ROB: You can definitely hear throughout your conversation a consistency of this focus on strategy. It sounds like you’re very intentional in so many of the things that you do, and it sounds like this momentum is really building on itself.
You have this growing brand that people are recognizing more and more. You have a team. You’re now at a size where you’ve at least been able to hire for some of the weaknesses the company may have had earlier on, so I’m excited to see this intensity on the strategy continue to build.
What are some things that you’ve learned, other things you’ve learned in building Modo Modo that you might do differently if you were starting over now, 10 years in?
MOIRA: I feel that being able to scale faster and move through uncomfortable periods, bumpy periods of growth is really important.
In our case, in growing the firm, there was a period where I became calibrated to risk, having had my first business in the dot-bomb and then having the 2008 economy crash right after launching. I think I began the posture of the firm in a more cautious state, whereas I think that a lot of people start their business and they’re taking all their early risks. “How big can we make it? What can we do?”
It’s not to say we weren’t successful out of the gate. We absolutely were, but we continued to be very intentional, very cautious about certain things—and it has certainly paid dividends. But I think there are several inflection points we may have missed where we could have scaled more quickly.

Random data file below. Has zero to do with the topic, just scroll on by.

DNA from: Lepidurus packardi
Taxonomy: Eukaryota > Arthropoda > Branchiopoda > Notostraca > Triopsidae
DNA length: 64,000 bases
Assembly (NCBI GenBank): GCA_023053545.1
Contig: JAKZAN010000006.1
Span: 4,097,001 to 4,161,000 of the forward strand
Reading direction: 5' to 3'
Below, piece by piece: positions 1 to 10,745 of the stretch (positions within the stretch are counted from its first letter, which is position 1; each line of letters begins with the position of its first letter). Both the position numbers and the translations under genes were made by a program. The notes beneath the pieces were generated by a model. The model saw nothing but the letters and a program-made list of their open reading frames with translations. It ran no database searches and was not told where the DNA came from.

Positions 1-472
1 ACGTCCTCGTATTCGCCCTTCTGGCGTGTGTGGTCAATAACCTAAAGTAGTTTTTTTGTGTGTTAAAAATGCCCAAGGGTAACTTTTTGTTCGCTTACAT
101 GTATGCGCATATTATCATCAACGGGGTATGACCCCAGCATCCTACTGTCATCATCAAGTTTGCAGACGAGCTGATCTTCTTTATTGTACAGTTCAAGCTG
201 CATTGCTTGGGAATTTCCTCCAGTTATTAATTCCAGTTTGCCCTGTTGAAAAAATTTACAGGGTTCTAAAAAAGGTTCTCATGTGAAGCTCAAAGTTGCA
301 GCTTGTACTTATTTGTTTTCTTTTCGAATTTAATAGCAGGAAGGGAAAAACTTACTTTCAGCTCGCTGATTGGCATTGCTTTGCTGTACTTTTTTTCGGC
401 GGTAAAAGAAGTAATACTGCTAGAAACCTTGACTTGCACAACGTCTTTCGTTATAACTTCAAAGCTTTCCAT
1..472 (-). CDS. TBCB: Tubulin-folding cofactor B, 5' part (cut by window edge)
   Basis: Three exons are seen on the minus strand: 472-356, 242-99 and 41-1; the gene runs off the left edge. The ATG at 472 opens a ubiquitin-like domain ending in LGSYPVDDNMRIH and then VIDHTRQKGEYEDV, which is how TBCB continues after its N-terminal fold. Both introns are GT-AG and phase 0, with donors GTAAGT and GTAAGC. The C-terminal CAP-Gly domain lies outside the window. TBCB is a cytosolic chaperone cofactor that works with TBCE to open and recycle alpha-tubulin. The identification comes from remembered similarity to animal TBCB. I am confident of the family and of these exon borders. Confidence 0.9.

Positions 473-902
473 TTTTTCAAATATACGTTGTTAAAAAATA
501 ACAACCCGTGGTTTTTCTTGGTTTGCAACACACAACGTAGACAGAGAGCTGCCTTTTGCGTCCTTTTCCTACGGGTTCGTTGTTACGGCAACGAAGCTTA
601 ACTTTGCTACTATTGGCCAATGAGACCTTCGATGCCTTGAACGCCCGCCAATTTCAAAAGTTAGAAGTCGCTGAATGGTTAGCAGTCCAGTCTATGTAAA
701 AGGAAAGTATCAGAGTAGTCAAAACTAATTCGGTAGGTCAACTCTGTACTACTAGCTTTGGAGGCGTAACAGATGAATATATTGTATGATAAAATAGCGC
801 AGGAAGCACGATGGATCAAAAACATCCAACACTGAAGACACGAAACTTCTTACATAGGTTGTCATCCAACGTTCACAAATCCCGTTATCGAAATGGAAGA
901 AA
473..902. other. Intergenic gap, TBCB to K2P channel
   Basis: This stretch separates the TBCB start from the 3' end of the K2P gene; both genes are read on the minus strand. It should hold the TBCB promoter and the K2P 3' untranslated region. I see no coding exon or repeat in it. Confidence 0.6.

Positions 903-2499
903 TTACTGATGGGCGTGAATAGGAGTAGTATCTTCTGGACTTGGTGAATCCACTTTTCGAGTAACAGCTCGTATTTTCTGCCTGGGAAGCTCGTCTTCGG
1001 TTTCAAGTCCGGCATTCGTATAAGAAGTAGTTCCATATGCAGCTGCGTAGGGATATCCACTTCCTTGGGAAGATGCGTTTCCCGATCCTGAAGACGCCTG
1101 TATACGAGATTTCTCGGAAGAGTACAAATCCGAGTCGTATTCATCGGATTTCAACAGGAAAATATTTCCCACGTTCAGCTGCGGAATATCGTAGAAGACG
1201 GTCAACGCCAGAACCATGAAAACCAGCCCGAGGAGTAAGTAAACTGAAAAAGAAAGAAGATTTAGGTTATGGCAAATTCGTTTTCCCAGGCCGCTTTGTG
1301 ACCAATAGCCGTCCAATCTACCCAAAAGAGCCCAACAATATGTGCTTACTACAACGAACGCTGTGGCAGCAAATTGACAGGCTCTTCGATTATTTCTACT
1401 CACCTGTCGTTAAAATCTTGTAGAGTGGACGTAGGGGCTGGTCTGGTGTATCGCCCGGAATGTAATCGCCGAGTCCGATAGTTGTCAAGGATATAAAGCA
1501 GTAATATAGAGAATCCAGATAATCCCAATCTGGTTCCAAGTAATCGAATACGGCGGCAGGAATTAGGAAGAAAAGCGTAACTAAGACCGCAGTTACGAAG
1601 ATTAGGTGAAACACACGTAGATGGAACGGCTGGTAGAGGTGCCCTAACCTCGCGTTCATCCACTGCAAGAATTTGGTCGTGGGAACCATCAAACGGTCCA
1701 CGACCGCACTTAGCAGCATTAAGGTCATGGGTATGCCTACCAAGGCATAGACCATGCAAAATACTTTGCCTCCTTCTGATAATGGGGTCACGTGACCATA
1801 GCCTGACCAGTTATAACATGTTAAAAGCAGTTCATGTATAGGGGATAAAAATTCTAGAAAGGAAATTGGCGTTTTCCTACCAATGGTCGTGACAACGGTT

But again, the road you travel is what makes you who you are, and the mistakes that we have made on our way to the growth that we’ve achieved now are making us smarter every day.
As you said, we absolutely are picking up steam right now. There’s a lot of momentum. The Atlanta Business Chronicle Top 50 Agencies came out this morning; we’re up 7 spots on that. We’re shooting for Inc. 5000 again, so if we achieve that, that’ll be second year in a row.
There’s a lot of things happening for us. Obviously adding five positions right now—there are plenty of people that aren’t adding any positions. So we’re very excited about this stage of growth.
I feel that too often, people get into “one or the other” mode when they’re entrepreneurs. You are either absolutely risk-taking at all costs, all the time, without stopping to apply logic or feeling that any sort of slowing down or being cautious is appropriate, that it would be counter to an entrepreneurial instinct—or you are so risk-averse and intentional that you have this lovely almost-flat line over time.
I really started looking at calculations and growth and looked at this very long, slow, gradual growth out into the end of time, and I just felt it could be bigger. It could be better. So we did, 2 years ago, change a tremendous number of things to get ourselves ready.
We upgraded our accounting package. We changed our project management software that we use as a firm. We changed the way we present creative with clients. We have certain clients that like to be on text, and it’s easier to reach them, so we found a client that allows us to email directly to text and still capture that, but be able to more quickly reach clients. We just did so many things in every aspect.